Cisco UK & Ireland Blog

Effective Partnering for New Models of Care

October 24, 2016

My previous two blogs have focussed on the way in which digital technology can better support operational excellence and clinical service delivery in health and care establishments. The third priority bucket to be discussed is Effective Partnering – assessing how digital technology can underpin efforts to improve the care continuum.

Partnering has always been essential in the delivery of health and care, but now more than ever connectivity between NHS organisations, or with other agencies, is increasingly important. For example, Sustainability and Transformation Plans (STPs) are laying the foundations for the way in which local and regional services will be delivered in years to come. These plans are highly dependent on effective partnering between NHS organisations and other agencies, and digital technology must be at the very centre of that planning.

Interoperability has been at the forefront of most provider organisations in the last couple of years. Whilst the ability to at least exchange, if not integrate information is essential, there are four other areas that should also be carefully considered as business enablers for effective partnering:

  • Collaboration – With no mandate to follow, NHS organisations and their partners have invested in a variety of underlying solutions for simple voice communications. How can these solutions be integrated, and furthermore how can added value services such as video, messaging and collaboration be provided? The benefits to be gleaned include not only the partnering capability, but location independence for all health and care staff.
  • Mobility – How can reciprocal access be provided between health and care organisations. Further to this how might this support multi-tenanted buildings acting as community hubs across a region, providing agile working solutions and location independence?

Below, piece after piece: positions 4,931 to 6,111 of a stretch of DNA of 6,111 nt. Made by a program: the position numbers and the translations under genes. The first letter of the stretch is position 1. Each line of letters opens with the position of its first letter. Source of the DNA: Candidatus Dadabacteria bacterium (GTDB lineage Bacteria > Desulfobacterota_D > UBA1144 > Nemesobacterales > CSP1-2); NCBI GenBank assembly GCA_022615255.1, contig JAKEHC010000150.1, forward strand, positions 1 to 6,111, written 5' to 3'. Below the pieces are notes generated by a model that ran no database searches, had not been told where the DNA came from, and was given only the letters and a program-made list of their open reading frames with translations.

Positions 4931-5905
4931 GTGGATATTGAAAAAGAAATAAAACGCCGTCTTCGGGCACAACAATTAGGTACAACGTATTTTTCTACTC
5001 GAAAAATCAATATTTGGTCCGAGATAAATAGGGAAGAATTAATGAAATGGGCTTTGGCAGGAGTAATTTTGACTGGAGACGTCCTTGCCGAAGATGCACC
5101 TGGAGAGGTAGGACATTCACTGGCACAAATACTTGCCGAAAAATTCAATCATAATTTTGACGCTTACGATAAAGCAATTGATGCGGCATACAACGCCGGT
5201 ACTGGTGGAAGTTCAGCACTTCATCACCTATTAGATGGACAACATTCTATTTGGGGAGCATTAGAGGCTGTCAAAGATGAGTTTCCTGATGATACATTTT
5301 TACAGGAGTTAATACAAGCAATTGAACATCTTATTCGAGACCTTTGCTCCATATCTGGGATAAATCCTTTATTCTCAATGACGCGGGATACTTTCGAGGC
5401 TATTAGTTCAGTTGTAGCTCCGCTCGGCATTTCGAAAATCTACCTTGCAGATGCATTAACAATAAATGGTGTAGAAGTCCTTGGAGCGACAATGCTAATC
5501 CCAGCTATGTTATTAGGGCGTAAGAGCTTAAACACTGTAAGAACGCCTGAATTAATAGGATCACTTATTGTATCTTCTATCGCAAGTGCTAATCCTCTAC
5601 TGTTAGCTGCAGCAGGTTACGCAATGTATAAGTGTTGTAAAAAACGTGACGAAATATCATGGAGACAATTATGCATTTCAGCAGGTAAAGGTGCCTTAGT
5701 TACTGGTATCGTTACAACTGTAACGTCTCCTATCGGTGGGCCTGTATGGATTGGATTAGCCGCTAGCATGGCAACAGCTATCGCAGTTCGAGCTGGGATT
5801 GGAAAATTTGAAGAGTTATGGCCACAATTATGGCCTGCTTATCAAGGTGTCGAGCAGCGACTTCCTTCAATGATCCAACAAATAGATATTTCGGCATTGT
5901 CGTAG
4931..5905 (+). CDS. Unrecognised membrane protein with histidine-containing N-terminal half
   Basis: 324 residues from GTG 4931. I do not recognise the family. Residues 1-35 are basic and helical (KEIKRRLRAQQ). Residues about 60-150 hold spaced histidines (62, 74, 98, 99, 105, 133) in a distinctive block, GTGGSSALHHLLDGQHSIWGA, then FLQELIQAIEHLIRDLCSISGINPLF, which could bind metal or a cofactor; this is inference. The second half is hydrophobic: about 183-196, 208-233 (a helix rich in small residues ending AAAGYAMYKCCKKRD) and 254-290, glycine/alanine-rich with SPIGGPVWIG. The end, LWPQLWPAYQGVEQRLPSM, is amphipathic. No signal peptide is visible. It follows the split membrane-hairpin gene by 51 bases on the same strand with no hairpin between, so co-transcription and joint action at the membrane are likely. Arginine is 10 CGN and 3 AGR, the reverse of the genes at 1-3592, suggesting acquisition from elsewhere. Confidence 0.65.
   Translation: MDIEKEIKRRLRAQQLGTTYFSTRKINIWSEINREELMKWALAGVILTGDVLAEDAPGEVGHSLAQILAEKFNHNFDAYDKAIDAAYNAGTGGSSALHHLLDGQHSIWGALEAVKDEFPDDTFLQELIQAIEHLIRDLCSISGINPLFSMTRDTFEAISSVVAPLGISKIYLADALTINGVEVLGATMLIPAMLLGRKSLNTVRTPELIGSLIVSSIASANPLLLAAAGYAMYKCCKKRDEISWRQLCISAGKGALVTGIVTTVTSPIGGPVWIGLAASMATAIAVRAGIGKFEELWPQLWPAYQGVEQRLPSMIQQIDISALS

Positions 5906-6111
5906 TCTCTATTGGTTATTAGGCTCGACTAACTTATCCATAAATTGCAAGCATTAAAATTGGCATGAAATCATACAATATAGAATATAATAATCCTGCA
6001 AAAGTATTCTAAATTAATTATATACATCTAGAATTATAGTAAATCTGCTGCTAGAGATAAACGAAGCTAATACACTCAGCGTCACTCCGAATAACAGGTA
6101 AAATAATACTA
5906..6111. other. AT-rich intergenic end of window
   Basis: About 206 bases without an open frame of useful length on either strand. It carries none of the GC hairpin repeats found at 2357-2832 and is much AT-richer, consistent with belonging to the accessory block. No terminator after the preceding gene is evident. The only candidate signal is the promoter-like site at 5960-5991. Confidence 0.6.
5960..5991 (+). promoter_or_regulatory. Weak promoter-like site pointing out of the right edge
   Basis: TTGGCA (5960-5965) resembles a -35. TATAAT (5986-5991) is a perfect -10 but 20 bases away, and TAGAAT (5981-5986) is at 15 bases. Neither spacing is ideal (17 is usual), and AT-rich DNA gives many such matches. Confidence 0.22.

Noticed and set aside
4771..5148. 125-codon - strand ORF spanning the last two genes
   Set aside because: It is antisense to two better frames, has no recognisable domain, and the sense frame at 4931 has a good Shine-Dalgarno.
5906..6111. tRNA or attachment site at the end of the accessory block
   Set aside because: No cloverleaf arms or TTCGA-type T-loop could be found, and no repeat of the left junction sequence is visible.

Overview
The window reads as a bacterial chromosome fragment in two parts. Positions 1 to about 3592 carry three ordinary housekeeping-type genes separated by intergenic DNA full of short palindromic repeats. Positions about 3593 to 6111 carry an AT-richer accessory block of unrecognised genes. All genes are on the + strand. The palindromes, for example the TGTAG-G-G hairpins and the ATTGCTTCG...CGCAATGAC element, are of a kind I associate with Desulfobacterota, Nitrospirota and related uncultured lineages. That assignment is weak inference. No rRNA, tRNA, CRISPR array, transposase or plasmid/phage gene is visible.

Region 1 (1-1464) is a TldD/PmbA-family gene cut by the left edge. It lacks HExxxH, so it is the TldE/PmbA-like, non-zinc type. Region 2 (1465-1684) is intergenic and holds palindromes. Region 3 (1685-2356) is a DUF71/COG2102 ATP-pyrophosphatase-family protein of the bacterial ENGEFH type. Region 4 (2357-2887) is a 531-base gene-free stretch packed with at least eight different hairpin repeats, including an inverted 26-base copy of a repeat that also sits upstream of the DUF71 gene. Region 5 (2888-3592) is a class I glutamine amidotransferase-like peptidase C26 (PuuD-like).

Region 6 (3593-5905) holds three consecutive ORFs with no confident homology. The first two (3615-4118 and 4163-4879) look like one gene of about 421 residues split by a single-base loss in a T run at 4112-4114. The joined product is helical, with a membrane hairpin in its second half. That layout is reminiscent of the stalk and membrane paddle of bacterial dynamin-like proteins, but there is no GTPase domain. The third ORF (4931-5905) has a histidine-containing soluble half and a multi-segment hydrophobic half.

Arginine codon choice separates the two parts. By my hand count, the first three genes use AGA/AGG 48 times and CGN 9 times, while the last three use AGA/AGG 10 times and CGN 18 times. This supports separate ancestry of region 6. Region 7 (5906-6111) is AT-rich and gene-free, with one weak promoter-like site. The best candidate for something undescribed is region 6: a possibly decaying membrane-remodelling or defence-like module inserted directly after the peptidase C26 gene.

• Security – Beyond information sharing agreements, consideration should be given to the increasing fluidity of the organisational perimeter and other vectors. It is no longer adequate to consider just the desktop and perimeter. Security should be considered systematically, providing the foundation that ensures business continuity.
  • Consumption Models – Consider how economies of scale may be created by sharing infrastructure and services, including Platform as a Service (PaaS) and Infrastructure as a Service (IaaS). Once understood, consider how the services will be delivered, either locally, through a third party provider, or combination thereof.

If we are to bring health and care organisations together so that pathways are consistent and well defined along the whole care continuum, it is essential that these areas are addressed. As such, they should be key components of the digitisation strategy within STPs and associated Local Digital Roadmaps (LDRs).

These considerations and others are discussed in our ‘Whole System Approach’ model which covers both partnering and the delivery of new models of care. The model can be found in our blueprint ‘Digital Strategy for Connected Health and Care’ on the Cisco UK Health and Care website.

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